It had all been a terrible error. I should have known that I was doing something very stupid before I started; I’d asked around to see if anyone else in the London beer demi-monde was interested in helping, and got a series of responses along the lines of “Good idea! No, sorry, I’m too busy,” generally from people with enough time to be discussing the idea with me in a pub in mid-afternoon… Not only that, but I was never really sure why I was doing it: it just sort of kept on happening, for four long years.
The Rhino bar in Missoula, where I live, has posted flyers indicating its bartenders have undergone “bystander intervention” training. The bar has also hosted police-led classes on the topic. “What our training specifically talked about was intervening in things like sexual assault,” Missoula Police Deparment detective Jamie Merifield told KGVO years ago. “When you see someone in trouble, the training helps you to intervene, and not just turn a blind eye. Most people would want to help, they just don’t know how.” In a similar vein, other establishments around the country have introduced “angel shots,” drinks that people can order as a signal to bartenders that they’re in trouble.
Like many others, I watched the Beer Hunter series when it was freely available on YouTube or Vimeo, with Dutch subtitles, about six years ago, and I loved it. It fitted in perfectly with where I was on my ‘beer journey’, after moving to Leeds from Plymouth and finding North Bar. I think I found it online after watching all the available Zak Avery video blogs about classic beers.
It’s probably best I don’t go into where I finally sourced copies of the six Beer Hunter episodes, but since then I can’t fault Channel Four for being so open and willing to let us use these episodes for the events. I needed the expertise of the Leeds Bicycle Film Club (who put on cinema events at The Reliance) to contact the right people and ask the right questions but all Channel Four want is a credit for them and the production company (Hawkshead Ltd) to be visible at the events.
It’s Sheffield Beer Week this week (14-22 March) which got us thinking about beer weeks in general — where did they come from, what are they for, and where are they going?
In the UK arguably the original beer week is Norwich City of Ale, which first took place in May 2011. It involves mini-festivals in pubs across the city featuring breweries from the region, and special events designed to create a buzz such as tasters of beer being given out in the street. It was the brain-child of lecturer Dawn Leeder and publican Phil Cutter, AKA ‘Murderers Phil’. As Dawn Leeder recalls there was no particular inspiration except perhaps, obliquely, Munich’s Oktoberfest. Its launch was covered by an enthusiastic Roger Protz in this article for Beer Pages which concludes with a call to action:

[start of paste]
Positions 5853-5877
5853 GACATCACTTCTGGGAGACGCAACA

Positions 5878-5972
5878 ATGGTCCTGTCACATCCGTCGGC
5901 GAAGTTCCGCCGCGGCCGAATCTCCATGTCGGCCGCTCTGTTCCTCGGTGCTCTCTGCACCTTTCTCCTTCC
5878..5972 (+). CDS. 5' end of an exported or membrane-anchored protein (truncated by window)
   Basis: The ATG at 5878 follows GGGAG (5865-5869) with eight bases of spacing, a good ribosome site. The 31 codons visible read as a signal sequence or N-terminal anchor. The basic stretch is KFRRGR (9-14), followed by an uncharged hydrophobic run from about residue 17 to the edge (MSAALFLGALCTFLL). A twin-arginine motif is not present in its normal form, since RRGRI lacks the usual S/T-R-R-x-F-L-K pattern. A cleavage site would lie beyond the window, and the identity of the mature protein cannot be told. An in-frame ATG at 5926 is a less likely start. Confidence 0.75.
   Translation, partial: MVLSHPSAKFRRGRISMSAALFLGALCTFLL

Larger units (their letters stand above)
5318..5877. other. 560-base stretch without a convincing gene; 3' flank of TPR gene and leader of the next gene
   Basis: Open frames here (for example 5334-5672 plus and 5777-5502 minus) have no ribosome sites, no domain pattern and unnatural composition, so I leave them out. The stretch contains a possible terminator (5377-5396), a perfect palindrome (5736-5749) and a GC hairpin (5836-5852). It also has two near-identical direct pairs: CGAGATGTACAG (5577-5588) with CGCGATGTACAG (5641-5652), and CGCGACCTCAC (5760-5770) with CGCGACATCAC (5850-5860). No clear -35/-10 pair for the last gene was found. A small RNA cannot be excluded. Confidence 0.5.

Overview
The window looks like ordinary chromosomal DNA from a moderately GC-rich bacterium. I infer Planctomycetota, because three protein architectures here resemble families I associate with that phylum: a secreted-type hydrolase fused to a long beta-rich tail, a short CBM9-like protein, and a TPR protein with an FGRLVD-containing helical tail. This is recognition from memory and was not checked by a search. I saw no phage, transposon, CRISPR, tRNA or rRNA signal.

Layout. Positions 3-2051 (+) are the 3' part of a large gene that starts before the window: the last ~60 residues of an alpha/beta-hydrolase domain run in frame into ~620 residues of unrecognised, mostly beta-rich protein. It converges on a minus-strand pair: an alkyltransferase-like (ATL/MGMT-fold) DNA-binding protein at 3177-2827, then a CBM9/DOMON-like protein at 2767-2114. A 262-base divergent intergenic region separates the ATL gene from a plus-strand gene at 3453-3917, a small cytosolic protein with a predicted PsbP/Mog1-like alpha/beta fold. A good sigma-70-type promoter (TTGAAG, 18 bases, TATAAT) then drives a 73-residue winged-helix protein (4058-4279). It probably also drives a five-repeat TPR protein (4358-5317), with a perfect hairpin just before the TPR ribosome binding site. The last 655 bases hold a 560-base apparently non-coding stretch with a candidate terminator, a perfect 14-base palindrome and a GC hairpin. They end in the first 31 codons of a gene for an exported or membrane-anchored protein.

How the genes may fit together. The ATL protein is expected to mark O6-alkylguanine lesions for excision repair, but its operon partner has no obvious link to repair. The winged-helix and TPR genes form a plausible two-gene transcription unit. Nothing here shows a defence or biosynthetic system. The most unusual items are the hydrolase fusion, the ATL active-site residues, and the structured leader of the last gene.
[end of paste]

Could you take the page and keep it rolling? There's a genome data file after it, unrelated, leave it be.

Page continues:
It’s an initiative that could and should be taken up other towns and cities in Britain with a good range of pubs, craft breweries and a public transport network. Nottingham and Sheffield, with their tram systems, spring to mind.
Glasgow’s beer week first ran in 2011. It was inspired equally by US beer weeks and by the Glasgow Beer and Pub Project organised by Eric Steen in 2010, a six-week arts and culture event which culminated with a home-brewing event in a pop-up pub. Glasgow Beer Week co-organiser Robbie Pickering recalls some of the difficulties faced by amateur volunteers:
We had our disasters, like the time we managed to schedule a meet-the-brewer in a pub where a live band was playing on the same night. I am very lucky that brewer still speaks to me. I am still proud of some of the events we put on even if hardly anyone came to them. We did the first beer and cheese tasting in Glasgow and the first UK screening of the US Michael Jackson documentary, and got Ron Pattinson over to speak about British lager together with people from the Scottish Brewing Archive Association. And I have a lifetime’s supply of beautiful letterpress beer mats with a spelling error.
It ran for three years the last being in 2013:
I think GBW collapsed in the end because of lack of interest. After the first year most of the other people involved had moved away and I was left running around on my own… I announced the dates for 2014 before deciding not to go ahead with it. Nobody ever asked what had happened to it which kind of suggests it was the right decision.
From our distant vantage point it also seemed to bring to a head tensions in Glasgow’s beer community with expressions of ill-feeling still being expressed via social media three years later.
Robbie Pickering sees some positives in it, however: the kinds of events that the Beer Week was built around now occur organically and frequently in Glasgow negating the need for a special event.
In 2012, the Campaign for Real Ale (CAMRA) ran a London City of Beer celebration piggybacking on the surge in visitors to the capital during the Olympic Games. But it was two months long, not a week, and didn’t turn into an annual event.
The next British city to get a beer week proper was Bristol. It launched in October 2013 when, having bubbled under as a beer destination for a few years beforehand, the city was just on the cusp of a boom in specialist bars and breweries. The initial idea came from Lee Williams who was born in Bristol but lived in the US for ten years where he ran a blog, Hoptopia, and wrote a guidebook called Beer Lover’s Colorado. When he returned to Bristol to work in the beer industry he brought with him experience of several US beer weeks and suggested the idea of running something similar to a friend and fellow beer blogger, Stephen Powell.
Bristol Beer Week featured more mini-festivals, talks, tastings and special one-off beers brewed in collaboration with beer writers who duly plugged the event.